“It’s amazing they missed it,” said one industry insider whose fund made money betting against Peloton, referring to the Tiger Cubs’ positions in the stock. “It wasn’t like these issues were hidden,” the person added.
Video conferencing firm Zoom was another early lockdown winner that has since fallen back sharply. Coatue, Tiger Global and Light Street were all backers of the stock, although Light Street sold out in the fourth quarter of last year. The shares, which peaked at more than $ 580 in late 2020, have tumbled from $ 337 at the start of last year to about $ 110 as sales have slowed.
‘If you buy one you buy them all’
Robertson’s Tiger Management, which he established in 1980 and closed down in 2000, was one of the early pioneers of the hedge fund industry. It is also known as one of the most influential investment firms of all time.
Tiger Management has produced numerous cubs and so-called “grandcubs”, such as D1, which came out of Tiger cub Viking. Close to 200 firms can trace their roots back to Tiger.
A number have adopted similar investing styles, focusing on technology companies with strong market positions in areas with high barriers to entry, even if they trade on valuations that might appear high on traditional metrics.
Coatue’s Laffont tweeted last year: “Many times I can’t understand new technologies but if the founder is so engaged that it feels ‘magical’ then I try to invest anyway. Once money is on the line, learning always happens faster! ”
Tiger Global’s Coleman wrote last year, in an investor letter seen by the FT, that the team was “grateful to have fled our investment careers at a time when the internet era was just beginning”. He added that one of his investing mistakes had been to sell stocks including Peloton and Netflix too early, only to buy them back later on much higher valuations.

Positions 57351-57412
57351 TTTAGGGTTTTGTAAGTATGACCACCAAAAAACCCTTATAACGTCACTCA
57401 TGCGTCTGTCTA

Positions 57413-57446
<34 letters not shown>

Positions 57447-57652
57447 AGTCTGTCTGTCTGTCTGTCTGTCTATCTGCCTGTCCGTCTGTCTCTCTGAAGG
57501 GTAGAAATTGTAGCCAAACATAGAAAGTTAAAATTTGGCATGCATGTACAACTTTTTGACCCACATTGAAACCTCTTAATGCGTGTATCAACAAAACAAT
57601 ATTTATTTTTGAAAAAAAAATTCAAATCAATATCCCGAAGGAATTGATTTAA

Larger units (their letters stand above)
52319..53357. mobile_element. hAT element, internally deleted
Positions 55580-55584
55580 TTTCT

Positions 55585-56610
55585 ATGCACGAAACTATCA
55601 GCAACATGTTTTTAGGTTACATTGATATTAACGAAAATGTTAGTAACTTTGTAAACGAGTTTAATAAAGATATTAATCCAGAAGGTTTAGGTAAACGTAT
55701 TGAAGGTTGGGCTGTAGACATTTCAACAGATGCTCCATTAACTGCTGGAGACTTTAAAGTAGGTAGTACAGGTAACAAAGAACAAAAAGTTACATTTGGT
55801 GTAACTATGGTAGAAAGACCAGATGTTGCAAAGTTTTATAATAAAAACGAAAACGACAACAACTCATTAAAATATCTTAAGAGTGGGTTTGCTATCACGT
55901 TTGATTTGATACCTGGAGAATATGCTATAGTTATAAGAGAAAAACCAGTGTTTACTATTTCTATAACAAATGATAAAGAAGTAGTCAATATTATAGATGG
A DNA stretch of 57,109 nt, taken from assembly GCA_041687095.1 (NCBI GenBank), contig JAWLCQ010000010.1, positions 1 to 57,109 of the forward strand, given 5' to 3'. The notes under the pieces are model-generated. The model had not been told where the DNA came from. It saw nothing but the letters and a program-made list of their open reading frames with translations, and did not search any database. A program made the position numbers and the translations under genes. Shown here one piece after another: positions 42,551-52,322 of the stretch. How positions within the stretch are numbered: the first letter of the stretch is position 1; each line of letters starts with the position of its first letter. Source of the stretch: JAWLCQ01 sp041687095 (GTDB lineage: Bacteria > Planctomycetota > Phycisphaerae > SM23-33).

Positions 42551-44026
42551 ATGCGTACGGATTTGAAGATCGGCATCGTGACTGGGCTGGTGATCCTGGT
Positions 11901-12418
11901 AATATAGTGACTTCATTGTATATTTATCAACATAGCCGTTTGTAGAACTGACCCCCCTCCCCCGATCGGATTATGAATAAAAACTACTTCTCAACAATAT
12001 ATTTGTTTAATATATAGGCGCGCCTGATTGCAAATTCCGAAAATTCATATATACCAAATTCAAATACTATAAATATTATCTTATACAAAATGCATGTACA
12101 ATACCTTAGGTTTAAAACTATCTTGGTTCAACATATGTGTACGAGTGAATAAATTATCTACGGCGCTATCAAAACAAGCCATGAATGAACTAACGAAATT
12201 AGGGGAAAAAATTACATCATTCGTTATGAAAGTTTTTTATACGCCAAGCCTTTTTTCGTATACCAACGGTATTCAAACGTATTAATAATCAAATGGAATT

Jim Neumann, chief investment officer at Sussex Partners, which advises clients on hedge fund investments, said the cubs ended up holding some of the same stocks because they have been “pushed to those names with upward momentum”, while their large asset sizes can mean they plump for larger stocks.
“If you buy one you buy them all,” said one hedge fund investor, referring to investing in the cubs’ funds.
FT Asset Management newsletter
Our weekly inside story on the movers and shakers behind a multitrillion-dollar industry. Sign up here
Tiger Global, Coatue, Viking, Maverick, Lone Pine, D1 and Light Street declined to comment.
While some of the cubs have cut back positions during the market reversals, it appears that a number are sticking with their investing style. Both Tiger and D1 wrote to investors late last year, say people familiar with the move, giving them the chance to invest more money into vehicles which are normally difficult to access.
Last month, Tiger Global’s Coleman and Scott Shleifer held a call for investors, reiterating their conviction in their process and highlighting buying opportunities in the market. As well as Peloton, the fund has increased positions in Block and Zoom during the fourth quarter.
While performance has disappointed in recent months, many investors still back the cubs to thrive again.
“The generalized tech trade has a long way to go,” said Michael Storm Jeske, who previously worked at Tiger cub Shumway Capital and now runs research firm III Macro. “And they [the cubs] are generally the masters of the tech trade. ”
Additional reporting by Miles Krupp